Seek and Ye Shall Find: Quickly Locate AutoCAD Files That Contain Specific Entities

25 Oct, 2012 By: Bill Fane

Learning Curve tutorial: AutoLISP routine makes short work of an otherwise arduous task.

It was a warm and sunny day. Captain LearnCurve and his gorgeous wife were staying at their summer cabin at the lake. They were relaxing between waterskiing runs, idly watching a great blue heron soaring by. The only cloud in the sky had a pointed shape … that’s it!


The topic for this article: point clouds! No, this article won’t be about AutoCAD point clouds and how they work, but instead will be a learned treatise on how to automatically search through a set of drawings looking for entities that meet certain criteria.

I say again: Huh?

It all started with an e-mail from reader Dave Sasko. His problem was that he had a large number of drawing files spread through a complex folder structure, and he needed to find those files that contained at least one of the new point cloud entities. This article will show you how easy it is to find drawings that contain any particular type of entity, or even entities with specific characteristics. For example, if you need to find all drawings that contain a 12-inch-diameter circle that lives on layer "Cake," then stick around to see how easy it is.

Where to Begin

Finding drawings that contain specific entities is a very simple 4-step process:

  • First, we need to create a trivial AutoLISP program that specifies our search criteria.
  • Next, we use a good old-fashioned DOS command to create a list of all the drawing files in the folders to be searched.
  • We then use Notepad to turn the file list into an AutoCAD "script."
  • Finally, we run the script in AutoCAD. It opens every file in turn and the AutoLISP program checks for the desired entities. If it finds any, then the file name is added to the end of a log file, the drawing is closed, and the script moves on to open the next drawing. When the script has finished, then the log file is a simple text file that lists all the target drawings.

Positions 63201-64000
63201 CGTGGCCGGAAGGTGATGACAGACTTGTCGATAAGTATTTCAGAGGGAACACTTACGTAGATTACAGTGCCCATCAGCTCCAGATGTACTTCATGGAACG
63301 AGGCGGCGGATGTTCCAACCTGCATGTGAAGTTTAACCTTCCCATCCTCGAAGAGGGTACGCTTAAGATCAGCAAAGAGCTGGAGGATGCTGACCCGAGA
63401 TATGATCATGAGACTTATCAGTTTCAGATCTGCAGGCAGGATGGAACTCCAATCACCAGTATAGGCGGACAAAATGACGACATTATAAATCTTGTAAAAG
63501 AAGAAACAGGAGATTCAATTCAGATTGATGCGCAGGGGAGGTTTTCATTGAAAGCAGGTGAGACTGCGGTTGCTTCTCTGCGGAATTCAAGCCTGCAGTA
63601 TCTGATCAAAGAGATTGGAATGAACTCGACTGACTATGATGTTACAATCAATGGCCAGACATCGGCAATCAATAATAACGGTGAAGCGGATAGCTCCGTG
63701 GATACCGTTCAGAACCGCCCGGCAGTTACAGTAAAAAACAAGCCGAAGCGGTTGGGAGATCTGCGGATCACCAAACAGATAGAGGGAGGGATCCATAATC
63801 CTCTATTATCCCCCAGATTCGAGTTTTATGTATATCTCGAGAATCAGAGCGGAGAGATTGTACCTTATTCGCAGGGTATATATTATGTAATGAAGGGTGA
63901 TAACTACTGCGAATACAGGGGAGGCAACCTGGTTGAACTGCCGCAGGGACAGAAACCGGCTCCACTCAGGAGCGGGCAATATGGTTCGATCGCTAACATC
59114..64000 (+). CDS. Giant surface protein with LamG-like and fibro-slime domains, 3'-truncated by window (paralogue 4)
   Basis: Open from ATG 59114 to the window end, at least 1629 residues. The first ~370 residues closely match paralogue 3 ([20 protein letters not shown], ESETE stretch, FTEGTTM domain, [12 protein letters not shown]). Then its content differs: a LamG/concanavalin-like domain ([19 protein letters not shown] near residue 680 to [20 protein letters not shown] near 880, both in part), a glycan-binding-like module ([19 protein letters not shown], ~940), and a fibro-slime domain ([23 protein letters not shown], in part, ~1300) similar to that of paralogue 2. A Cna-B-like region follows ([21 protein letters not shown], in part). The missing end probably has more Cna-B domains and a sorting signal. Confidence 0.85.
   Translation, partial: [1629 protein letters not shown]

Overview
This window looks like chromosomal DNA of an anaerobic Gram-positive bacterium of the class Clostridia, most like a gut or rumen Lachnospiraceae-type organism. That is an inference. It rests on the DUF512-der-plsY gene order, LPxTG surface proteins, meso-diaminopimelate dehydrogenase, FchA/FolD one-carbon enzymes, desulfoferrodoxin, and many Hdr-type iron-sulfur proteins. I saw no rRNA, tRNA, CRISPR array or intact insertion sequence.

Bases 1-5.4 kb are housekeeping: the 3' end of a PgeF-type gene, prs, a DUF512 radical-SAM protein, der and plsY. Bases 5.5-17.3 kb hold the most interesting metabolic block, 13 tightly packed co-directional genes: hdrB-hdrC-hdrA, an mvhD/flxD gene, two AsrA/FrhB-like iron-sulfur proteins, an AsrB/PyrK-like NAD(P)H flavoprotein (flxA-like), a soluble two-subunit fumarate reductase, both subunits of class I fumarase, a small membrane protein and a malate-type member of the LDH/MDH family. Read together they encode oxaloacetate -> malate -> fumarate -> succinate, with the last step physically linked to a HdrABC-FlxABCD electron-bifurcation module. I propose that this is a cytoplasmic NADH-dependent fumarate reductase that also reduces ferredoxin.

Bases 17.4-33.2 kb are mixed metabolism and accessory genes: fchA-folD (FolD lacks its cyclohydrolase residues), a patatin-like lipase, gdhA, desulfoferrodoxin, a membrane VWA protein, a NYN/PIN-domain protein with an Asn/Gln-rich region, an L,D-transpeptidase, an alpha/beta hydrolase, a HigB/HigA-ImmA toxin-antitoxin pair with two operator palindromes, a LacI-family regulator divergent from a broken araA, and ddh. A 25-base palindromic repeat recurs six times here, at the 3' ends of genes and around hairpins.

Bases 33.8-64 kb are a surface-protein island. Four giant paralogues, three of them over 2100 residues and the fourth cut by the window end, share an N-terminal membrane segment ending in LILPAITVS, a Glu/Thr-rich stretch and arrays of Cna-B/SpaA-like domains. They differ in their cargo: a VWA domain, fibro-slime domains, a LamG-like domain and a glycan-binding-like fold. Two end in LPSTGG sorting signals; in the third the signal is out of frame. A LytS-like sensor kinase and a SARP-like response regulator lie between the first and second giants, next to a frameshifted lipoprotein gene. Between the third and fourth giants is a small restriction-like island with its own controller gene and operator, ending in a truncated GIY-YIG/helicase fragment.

Needle, Meet Haystack

Let’s start with the ACADDOC.LSP file: You can either create it yourself using Notepad, or you can download it from the Cadalyst CAD Tips site. Let’s look for files that contain at least one XLine. If you don’t have any, it’s easy to create a sample or three.

     (princ "\nEntity Finder by Bill Fane 28 Aug 2012\n")
     ;; This program searches a drawing for the specified entity type and/or properties.
     ;; If it finds any, it opens a log file and appends the full
     ;;         path and file name to the end of the file.
     ;; If it doesn't find any it simply moves on without reacting.

     (if                               ;; start of IF
        (ssget "x"
              (0 . "xline")	      ;;Object type &/or properties to find.
           (progn	              ;; start of THEN
              (setq FH
                 (open "c://foundfiles.txt" "a")   ;; Name & location of log file.
              (write-line	      ;; write out to the log file...
                    (getvar "dwgprefix") ;; …path to drawing file, plus
                    (getvar "dwgname")	 ;; …drawing file name
              (close FH)
              (princ "\nYes!\n")	;; Lets you know it found something
           (princ "\nNo.\n")	        ;; ELSE it didn't

Probably the single most powerful command in any programming language is the If–Then–Else sequence, because it allows the program to make decisions based on information that is fed to it. The basic operation is that If certain conditions are met, Then take one action, but if they aren’t met, then do something Else. Note that the Else can often be left out; if the conditions aren’t met, then do nothing.

Here’s an example of the If–Then relationship at work: A wife sends her programmer husband to the store. "Buy a quart of milk, and if they have eggs then get a dozen." He returns with twelve quarts of milk. "Why on earth did you buy twelve quarts of milk?" she asks. "Because they had eggs," he replies.

In our case, the If condition is:

     (ssget "x"
               (0 . "xline")

In AutoLISP, the (ssget) (Selection Set GET) function is used to get a selection set of entities that meet the specified criteria. The (0 . "xline") expression tells ssget to build a selection set that is composed of all the XLine entities in the drawing.